Tibetan rug mandala design is handmade in Nepal by Tibetan and Nepalese artisans. These Tibetan carpets are made of 100% organic wool. And the quality is the highest quality with 100 knots/inch. It takes at least 2 months to make since they are hand-knotted by artisans. This typical carpet has mandala and shirivasta or love knot design which is one of the eight auspicious signs in Newari and Tibetan Buddhism.
Specification Tibetan rug mandala carpet:
Size: 90 x 190cm (3 x 6 ft)
Design: Jhan Druk
Quality: 100 knots
Material: 100% Tibetan Organic Wool
According to wikipedia: Tibetan rug making is an ancient, traditional craft. Tibetan rugs are traditionally made from Tibetan highland sheep‘s wool, called changpel. Tibetans use rugs for many purposes ranging from flooring to wall hanging to horse saddles, though the most common use is as a seating carpet. A typical sleeping carpet measuring around 3 ft × 5 ft (0.91 m × 1.52 m) is called a khaden.
The knotting method used in Tibetan rug making is different from that used in other rug making traditions worldwide. Some aspects of the rug making have been supplanted by cheaper machines in recent times, especially yarn spinning and trimming of the pile after weaving. However, some carpets are still made by hand. The Tibetan diaspora in India and Nepal have established a thriving business in rug making. In Nepal the rug business is one of the largest industries in the country and there are many rug exporters. Tibet also has weaving workshops, but the export side of the industry is relatively undeveloped compared with Nepal and India.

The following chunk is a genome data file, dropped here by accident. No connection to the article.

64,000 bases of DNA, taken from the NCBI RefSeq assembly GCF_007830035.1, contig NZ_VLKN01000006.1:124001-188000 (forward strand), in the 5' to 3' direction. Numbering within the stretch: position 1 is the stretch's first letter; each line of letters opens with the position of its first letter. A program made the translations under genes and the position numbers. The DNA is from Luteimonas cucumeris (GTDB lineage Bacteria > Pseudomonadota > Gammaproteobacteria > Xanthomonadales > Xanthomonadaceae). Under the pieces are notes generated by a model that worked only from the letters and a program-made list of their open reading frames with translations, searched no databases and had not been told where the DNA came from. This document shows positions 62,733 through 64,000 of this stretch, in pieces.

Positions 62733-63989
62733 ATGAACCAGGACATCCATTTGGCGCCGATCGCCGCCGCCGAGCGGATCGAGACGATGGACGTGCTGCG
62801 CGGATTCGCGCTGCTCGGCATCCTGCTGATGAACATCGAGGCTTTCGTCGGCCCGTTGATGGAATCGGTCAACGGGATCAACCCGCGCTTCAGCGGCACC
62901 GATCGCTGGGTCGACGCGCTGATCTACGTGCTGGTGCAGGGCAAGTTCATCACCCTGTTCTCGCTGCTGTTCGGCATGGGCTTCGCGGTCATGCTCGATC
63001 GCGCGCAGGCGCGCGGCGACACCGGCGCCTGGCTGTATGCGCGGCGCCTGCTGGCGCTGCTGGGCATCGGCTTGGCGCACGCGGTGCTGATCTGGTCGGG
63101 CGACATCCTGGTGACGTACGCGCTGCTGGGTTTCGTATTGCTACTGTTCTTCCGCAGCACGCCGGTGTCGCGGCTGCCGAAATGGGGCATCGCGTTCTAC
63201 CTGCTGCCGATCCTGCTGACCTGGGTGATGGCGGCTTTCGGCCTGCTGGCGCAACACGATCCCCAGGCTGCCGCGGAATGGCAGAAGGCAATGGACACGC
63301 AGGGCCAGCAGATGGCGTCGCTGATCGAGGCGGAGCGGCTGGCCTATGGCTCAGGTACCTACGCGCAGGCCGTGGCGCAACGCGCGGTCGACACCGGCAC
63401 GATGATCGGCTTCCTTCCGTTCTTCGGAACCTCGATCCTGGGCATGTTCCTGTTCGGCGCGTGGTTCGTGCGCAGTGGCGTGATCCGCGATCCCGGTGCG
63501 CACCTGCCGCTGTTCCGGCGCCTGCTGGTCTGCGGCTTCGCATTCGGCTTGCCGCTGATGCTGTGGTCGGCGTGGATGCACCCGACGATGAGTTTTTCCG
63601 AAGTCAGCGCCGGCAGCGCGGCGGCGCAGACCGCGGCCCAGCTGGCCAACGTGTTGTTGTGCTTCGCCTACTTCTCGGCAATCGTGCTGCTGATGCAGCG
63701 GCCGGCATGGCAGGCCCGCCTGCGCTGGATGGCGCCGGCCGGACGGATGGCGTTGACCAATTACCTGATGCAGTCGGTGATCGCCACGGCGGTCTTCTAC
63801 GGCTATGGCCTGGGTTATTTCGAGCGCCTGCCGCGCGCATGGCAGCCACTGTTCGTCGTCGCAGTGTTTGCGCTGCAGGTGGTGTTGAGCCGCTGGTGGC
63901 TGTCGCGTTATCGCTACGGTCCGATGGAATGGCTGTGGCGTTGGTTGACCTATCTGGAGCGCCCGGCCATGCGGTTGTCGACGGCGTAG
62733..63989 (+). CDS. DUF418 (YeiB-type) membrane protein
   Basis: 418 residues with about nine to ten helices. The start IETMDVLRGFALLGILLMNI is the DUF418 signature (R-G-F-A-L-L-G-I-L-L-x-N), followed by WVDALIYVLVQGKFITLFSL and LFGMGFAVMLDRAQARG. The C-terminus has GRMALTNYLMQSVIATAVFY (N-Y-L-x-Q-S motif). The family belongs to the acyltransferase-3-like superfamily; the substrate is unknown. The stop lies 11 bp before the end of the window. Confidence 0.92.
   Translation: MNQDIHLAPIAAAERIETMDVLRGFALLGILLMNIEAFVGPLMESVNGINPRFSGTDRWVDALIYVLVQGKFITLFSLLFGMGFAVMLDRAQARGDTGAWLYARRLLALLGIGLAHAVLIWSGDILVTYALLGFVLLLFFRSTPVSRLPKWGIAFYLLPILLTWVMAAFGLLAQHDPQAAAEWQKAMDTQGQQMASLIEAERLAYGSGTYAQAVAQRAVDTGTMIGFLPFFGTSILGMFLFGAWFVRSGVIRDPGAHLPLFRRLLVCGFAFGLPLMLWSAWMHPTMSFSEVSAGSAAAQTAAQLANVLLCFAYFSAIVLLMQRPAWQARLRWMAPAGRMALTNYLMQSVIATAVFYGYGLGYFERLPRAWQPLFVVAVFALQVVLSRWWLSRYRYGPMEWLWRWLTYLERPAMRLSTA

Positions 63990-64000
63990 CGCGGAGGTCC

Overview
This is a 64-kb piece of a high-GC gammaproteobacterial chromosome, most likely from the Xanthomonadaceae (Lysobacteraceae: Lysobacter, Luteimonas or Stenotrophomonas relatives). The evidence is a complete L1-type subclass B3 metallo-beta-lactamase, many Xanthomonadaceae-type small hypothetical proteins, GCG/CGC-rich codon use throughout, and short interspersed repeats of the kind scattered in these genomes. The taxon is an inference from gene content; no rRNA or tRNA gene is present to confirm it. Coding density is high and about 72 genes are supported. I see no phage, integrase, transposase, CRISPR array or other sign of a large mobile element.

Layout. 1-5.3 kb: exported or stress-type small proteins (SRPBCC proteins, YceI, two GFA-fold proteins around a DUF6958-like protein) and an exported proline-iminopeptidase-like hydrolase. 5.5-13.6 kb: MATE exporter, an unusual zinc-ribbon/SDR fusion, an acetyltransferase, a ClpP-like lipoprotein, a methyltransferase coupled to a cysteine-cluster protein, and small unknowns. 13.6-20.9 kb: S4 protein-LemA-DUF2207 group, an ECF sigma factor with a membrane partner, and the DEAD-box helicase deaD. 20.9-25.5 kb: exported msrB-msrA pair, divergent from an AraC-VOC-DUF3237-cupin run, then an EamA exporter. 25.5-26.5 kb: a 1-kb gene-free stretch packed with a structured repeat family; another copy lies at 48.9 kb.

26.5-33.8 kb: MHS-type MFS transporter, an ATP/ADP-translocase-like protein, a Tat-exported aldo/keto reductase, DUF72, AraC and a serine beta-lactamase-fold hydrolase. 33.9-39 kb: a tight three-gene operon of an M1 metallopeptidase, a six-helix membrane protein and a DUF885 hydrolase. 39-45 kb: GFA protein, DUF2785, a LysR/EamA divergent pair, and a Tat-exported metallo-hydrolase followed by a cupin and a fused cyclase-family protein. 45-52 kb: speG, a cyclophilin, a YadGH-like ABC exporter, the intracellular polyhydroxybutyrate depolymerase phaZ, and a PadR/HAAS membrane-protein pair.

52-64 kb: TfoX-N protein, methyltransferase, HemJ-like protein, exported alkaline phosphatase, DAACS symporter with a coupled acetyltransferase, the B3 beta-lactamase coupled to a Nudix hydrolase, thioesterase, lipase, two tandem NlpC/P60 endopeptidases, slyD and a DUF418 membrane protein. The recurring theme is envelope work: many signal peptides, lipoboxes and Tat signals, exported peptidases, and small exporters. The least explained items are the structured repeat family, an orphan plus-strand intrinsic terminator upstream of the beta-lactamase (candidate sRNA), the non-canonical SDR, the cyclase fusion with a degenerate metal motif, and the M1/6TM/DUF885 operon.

A mandala (emphasis on first syllable; Sanskrit मण्डल, maṇḍala – literally “circle”) is a spiritual and ritual symbol in Hinduism and Buddhism, representing the universe. In common use, “mandala” has become a generic term for any diagram, chart or geometric pattern that represents the cosmos metaphysically or symbolically; a microcosm of the universe.
In various spiritual traditions, mandalas may be employed for focusing attention of practitioners and adepts, as a spiritual guidance tool, for establishing a sacred space and as an aid to meditation and trance induction.
You can also explore Tibetan art in the form of Tibetan thangka